Based on the iconic children’s series by Beatrix Potter, Peter Rabbit centers on the titular character, a self-confident and mischievous rabbit (Corden) who is determined to claim victory over the animal hating Mr. McGregor (Domnhnall Gleeson). McGregor is vying for the affections of his neighbor Bea (Rose Byrne), and it’s up to Peter and his siblings (voices of Margot Robbie, Daisy Ridley, Elizabeth Debicki) to stop the coupling from coming to fruition. Will Gluck, who helmed the 2014 feature Annie, directs.
“I guess when he does mess up and make a mistake, he rectifies it in the best way possible,” said Corden. “And that I think is the best message for the film really which is everyone is going to make mistakes, all the time, all of us, whoever you are, there are screw ups coming your way. But what’s important is how you deal with those mistakes and who you are in those mistakes and that you learn from them and try not to make them again.”
Click on the media bar to hear Corden talk about the “constantly evolving” process behind Peter Rabbit:
The Marvel Cinematic Universe keeps moving along in the right direction, and one of the main reasons for their success is their ability to creatively think outside the box. Case in point is the choice of Super filmmaker James Gunn to direct 2014’s mega-hit Guardians of the Galaxy. Gunn’s character and genre driven sensibilities seamlessly blended into the film’s epic visual scale and narrative.
Guardians of the Galaxy Vol. 2 could have been a rehash of the original, and fans would have probably forgiven the sequel if Gunn solely relied on the eye catching special affects and the pure chemistry of the leads. Though the heart of this story centers on Star-Lord’s (Chris Pratt) relationship with his long lost father Ego (Kurt Russell), the rest of the Guardians are given ample time to develop their respective arcs (one surprising element features the growing bond between Drax and Mantis). As evidenced by Gunn’s prominent use of Fleetwood Mac’s “The Chain,” Guardians of the Galaxy Vol. 2 centers on the importance of family, and the film doesn’t chintz on developing meaty back stories for its seemingly most incidental characters. The aforementioned Mantis (Pom Klementieff), gold-faced antagonist Ayesha (Elizabeth Debicki), Gamora’s vengeful sister Nebula (Karen Gillan), and returnee Yondu (Michael Rooker, delivering the film’s most memorable performance) all get their chance to shine. Instead of littering his 136 minute film with wall to wall action, Gunn also spends time developing the relationships among the Guardians and the extended family who may either break their chain or enhance their lives. Guardians of the Galaxy Vol. 2 may take a few more left turns than its predecessor, but these seeming detours pay off with a resonant final act.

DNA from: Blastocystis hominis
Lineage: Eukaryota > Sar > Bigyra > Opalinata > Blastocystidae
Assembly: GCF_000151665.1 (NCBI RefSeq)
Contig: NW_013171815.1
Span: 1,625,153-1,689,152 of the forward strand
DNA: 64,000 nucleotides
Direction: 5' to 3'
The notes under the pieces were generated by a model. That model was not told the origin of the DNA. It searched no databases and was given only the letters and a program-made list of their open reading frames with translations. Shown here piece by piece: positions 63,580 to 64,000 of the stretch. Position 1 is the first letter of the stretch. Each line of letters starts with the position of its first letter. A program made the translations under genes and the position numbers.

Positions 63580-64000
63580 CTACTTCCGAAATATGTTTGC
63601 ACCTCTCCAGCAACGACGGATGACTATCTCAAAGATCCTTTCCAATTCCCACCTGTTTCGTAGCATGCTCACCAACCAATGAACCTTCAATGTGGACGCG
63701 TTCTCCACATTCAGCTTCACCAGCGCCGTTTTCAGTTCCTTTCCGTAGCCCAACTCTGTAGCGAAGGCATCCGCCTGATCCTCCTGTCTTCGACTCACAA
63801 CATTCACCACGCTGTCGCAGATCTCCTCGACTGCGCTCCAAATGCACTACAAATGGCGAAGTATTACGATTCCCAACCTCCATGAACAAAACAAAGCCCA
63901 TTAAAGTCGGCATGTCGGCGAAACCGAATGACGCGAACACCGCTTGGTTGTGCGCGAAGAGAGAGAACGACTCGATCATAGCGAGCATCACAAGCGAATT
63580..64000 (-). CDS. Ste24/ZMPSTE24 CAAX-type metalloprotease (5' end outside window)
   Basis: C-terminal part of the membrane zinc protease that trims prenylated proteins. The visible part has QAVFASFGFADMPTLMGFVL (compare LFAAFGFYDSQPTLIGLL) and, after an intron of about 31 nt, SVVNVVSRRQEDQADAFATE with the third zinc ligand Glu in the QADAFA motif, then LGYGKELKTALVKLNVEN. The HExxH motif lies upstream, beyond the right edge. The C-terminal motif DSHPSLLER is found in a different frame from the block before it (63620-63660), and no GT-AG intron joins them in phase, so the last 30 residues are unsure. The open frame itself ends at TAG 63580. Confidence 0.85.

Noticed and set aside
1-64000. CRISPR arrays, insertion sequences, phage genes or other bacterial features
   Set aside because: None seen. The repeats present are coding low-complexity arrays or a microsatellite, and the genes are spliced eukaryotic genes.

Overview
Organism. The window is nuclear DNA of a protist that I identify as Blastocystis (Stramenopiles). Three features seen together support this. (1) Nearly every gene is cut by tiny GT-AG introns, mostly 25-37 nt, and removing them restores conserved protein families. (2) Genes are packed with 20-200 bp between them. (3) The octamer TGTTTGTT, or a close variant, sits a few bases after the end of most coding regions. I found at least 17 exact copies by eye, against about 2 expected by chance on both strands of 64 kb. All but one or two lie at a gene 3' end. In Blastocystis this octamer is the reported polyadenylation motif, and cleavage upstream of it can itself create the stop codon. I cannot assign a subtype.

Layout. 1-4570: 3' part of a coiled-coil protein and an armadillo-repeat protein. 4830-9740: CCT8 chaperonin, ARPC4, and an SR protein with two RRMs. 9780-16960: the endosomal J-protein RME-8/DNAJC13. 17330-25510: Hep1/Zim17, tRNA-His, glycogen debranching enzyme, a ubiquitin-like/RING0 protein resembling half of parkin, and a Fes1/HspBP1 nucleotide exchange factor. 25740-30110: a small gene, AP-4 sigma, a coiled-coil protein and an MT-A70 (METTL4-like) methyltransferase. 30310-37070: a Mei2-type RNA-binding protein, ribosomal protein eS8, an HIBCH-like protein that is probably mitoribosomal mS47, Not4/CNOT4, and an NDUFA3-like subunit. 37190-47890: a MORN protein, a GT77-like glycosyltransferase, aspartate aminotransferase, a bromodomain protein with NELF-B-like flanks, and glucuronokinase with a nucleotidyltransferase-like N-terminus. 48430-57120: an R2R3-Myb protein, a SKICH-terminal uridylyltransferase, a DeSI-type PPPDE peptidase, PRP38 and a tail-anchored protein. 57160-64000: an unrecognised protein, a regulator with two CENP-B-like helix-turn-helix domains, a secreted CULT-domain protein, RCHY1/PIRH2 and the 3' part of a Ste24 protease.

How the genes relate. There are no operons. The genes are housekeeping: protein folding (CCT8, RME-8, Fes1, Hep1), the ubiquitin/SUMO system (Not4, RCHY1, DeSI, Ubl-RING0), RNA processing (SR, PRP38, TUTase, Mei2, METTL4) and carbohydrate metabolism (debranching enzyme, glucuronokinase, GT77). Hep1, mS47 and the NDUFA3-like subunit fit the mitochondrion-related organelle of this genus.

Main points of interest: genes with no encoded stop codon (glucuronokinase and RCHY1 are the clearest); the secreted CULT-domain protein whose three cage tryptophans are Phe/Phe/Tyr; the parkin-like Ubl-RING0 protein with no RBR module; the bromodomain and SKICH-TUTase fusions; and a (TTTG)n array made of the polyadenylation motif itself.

Along with several informative special features that delve into the making of the film, the Blu-ray also comes with five minutes worth of deleted scenes. One sequence is an expansion of an end credits sequence that, without giving too much away, displays Pratt’s improvisational gift. Another deleted scene, which again is an extended version of a scene that’s in the film, offers up a bit more screen time to Mantis and it’s also worth a look if you’re a fan of the character.
Thankfully Guardians of the Galaxy Vol. 2 doesn’t suffer from the sophomore slump and as one of the end credits teased the Guardians will have an even more interesting villain to face them in the future.
Click on the media bar below to hear Zoe Saldana discuss Gamora’s bond with Star-Lord:
Guardians of the Galaxy Vol. 2 is now out on Blu-ray.